Embryotoxicity studies

These yielded no evidence of any embryotoxic or teratogenic actionof ciprofloxacin.

Perinatal and postnataldevelopment in rats

No effects onthe perinatal or postnatal development of the animals were detected. At

the end of the rearing period histological investigations did not bring to light any sign

of articular damage in the young.


Eightin vitromutagenicitytests have been conducted with ciprofloxacin.

Test resultsare listed below:

Salmonella : Microsome Test (Negative)

E. coli : DNA Repair Assay (Negative),

Mouse Lymphoma Cell Forward Mutation Assay (Positive)

Chinese Hamster V79 Cell HGPRTTest (Negative),

Syrian Hamster EmbryoCell Transformation Assay (Negative)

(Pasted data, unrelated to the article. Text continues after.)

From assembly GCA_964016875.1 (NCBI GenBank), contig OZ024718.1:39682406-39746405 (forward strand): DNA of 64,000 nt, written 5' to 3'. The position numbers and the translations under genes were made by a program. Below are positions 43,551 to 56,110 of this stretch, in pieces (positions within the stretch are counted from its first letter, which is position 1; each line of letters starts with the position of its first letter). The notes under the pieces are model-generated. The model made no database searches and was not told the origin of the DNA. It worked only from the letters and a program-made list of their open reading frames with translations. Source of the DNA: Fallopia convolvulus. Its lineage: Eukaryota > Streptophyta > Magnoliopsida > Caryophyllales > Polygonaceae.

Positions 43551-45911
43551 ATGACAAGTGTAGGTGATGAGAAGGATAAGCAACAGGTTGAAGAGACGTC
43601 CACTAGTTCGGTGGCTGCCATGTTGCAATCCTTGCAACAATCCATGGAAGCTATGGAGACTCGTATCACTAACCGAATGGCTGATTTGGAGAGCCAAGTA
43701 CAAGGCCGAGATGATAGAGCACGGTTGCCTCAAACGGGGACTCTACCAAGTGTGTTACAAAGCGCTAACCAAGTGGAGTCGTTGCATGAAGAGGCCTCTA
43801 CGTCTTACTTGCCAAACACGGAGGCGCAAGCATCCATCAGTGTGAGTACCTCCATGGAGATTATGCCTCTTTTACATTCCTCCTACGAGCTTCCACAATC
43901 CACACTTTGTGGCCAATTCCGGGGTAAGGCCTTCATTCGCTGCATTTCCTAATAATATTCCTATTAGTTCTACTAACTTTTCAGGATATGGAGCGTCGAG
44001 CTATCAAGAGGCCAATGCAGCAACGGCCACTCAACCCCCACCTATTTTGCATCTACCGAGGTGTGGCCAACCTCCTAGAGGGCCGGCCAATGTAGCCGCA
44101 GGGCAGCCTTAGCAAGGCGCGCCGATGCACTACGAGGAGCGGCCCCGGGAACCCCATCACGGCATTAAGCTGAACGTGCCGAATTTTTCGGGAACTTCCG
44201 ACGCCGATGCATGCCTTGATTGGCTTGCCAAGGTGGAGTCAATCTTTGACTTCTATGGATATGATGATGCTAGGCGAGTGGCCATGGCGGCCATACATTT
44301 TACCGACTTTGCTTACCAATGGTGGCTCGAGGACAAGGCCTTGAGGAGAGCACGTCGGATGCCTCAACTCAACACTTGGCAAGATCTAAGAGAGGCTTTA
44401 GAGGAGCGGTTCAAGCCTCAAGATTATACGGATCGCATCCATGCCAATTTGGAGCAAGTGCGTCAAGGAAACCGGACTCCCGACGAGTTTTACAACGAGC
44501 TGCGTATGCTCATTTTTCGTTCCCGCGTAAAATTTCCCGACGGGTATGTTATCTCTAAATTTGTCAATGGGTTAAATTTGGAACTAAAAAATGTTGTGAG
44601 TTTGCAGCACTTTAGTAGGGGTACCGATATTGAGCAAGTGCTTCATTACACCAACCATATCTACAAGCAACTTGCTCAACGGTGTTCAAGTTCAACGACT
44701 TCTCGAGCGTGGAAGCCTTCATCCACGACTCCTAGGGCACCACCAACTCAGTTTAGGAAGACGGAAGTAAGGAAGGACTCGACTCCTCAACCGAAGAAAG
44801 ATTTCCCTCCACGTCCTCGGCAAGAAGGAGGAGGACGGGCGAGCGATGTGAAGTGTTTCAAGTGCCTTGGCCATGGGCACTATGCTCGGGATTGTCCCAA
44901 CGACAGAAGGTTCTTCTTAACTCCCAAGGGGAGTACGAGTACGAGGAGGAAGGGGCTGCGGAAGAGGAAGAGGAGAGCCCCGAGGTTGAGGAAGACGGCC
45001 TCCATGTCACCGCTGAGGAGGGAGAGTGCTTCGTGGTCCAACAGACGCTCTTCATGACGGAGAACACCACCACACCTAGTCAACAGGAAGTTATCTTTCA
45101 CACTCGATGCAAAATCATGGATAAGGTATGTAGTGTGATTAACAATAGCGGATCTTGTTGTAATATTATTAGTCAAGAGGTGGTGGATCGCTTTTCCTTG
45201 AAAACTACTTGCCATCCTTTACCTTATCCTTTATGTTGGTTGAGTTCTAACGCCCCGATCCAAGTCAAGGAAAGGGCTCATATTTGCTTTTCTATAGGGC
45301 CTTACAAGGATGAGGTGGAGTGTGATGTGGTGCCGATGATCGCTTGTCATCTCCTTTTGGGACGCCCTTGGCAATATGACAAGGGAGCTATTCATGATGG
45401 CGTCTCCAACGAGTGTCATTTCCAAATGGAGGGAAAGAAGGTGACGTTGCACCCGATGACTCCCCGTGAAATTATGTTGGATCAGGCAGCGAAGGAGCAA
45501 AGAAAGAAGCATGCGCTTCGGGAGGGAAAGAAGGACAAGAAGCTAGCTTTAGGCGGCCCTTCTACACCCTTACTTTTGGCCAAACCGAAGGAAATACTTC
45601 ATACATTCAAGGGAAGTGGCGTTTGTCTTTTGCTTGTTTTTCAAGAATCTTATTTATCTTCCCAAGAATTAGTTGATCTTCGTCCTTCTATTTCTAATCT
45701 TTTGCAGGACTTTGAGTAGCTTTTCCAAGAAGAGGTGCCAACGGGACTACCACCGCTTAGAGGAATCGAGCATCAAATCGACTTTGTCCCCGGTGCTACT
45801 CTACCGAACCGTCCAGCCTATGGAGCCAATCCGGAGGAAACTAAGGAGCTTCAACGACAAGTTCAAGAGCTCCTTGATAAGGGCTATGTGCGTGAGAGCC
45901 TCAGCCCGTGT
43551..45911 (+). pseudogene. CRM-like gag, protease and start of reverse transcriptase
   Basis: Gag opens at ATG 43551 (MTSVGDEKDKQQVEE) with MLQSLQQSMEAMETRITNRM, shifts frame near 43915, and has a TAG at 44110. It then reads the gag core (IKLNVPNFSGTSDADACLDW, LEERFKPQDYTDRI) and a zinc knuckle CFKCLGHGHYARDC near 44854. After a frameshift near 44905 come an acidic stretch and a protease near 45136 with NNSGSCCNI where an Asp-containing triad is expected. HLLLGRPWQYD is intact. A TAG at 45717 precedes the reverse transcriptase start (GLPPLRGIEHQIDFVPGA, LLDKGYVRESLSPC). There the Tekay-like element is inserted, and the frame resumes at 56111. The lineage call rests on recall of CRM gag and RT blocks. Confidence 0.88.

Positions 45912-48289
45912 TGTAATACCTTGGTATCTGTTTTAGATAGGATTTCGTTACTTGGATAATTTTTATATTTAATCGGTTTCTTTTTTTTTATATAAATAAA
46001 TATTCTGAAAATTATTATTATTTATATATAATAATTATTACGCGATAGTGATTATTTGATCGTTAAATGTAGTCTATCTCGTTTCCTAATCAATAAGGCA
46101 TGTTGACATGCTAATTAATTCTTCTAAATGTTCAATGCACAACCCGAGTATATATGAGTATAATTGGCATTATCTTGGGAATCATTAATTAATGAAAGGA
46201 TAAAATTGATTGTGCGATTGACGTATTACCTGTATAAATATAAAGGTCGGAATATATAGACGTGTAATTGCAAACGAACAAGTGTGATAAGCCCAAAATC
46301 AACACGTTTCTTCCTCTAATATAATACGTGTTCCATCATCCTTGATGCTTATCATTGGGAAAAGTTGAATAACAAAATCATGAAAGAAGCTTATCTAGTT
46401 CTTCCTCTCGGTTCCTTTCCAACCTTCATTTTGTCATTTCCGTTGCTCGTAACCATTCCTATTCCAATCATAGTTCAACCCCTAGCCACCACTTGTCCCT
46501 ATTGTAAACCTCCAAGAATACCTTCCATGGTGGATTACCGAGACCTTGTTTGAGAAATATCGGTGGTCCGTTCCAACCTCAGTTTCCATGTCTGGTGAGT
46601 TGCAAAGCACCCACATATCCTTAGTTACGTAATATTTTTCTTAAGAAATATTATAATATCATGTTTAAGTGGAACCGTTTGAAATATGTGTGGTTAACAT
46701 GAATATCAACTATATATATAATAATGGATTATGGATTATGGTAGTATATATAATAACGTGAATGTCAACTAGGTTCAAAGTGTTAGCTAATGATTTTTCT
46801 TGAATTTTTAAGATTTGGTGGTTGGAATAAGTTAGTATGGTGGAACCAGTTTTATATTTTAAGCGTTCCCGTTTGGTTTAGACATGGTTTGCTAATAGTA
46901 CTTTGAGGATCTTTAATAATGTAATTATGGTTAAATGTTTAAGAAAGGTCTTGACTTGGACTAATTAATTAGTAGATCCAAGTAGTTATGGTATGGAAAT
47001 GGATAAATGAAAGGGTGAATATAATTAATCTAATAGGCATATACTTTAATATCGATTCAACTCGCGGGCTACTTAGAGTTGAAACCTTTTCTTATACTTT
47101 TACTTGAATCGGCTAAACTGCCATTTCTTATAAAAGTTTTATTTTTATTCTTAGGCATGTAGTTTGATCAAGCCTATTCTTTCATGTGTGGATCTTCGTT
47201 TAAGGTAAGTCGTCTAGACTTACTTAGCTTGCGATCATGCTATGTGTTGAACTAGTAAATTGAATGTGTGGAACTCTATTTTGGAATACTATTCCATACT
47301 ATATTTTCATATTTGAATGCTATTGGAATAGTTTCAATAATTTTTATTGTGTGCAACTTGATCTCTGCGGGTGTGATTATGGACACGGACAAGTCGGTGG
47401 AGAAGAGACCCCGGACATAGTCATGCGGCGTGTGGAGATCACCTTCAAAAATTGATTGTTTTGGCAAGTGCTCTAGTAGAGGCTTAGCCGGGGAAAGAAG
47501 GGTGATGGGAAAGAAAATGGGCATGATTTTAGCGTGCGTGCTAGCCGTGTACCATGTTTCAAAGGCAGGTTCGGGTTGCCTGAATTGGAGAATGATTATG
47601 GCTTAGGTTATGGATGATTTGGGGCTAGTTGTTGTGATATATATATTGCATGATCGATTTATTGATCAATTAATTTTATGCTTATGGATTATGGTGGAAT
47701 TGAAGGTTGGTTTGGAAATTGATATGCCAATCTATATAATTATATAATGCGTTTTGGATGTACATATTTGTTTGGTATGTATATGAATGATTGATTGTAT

Saccharomyces cerev .:Point Mutation Assay (Negative), Mitotic

Crossover and Gene Conversion Assay (Negative)

Rat Hepatocyte PrimaryCulture DNA Repair Assay (UDS) (Positive)

Thus, two of the eight tests were positive, but results of thefollowing fourin vivotest

systems gave negative results:

Rat Hepatocyte DNA Repair Assay

MicronucleusTest (Mice)

Dominant Lethal Test (Mice)

Chinese Hamster Bone Marrow

Although two of the eightin vitroassays (i.e. the Mouse Lymphoma Cell Forward

Mutation Assay and the Rat Hepatocyte PrimaryCulture DNA Repair Assay [UDS])

were positive, all of theinvivotest systems covering all relevant endpoints gave

negative results.

In summary, ciprofloxacin poses nosignificant mutagenic potential. Thisassessment

is confirmedby the negative outcome of the long-term carcinogenicity studies in mice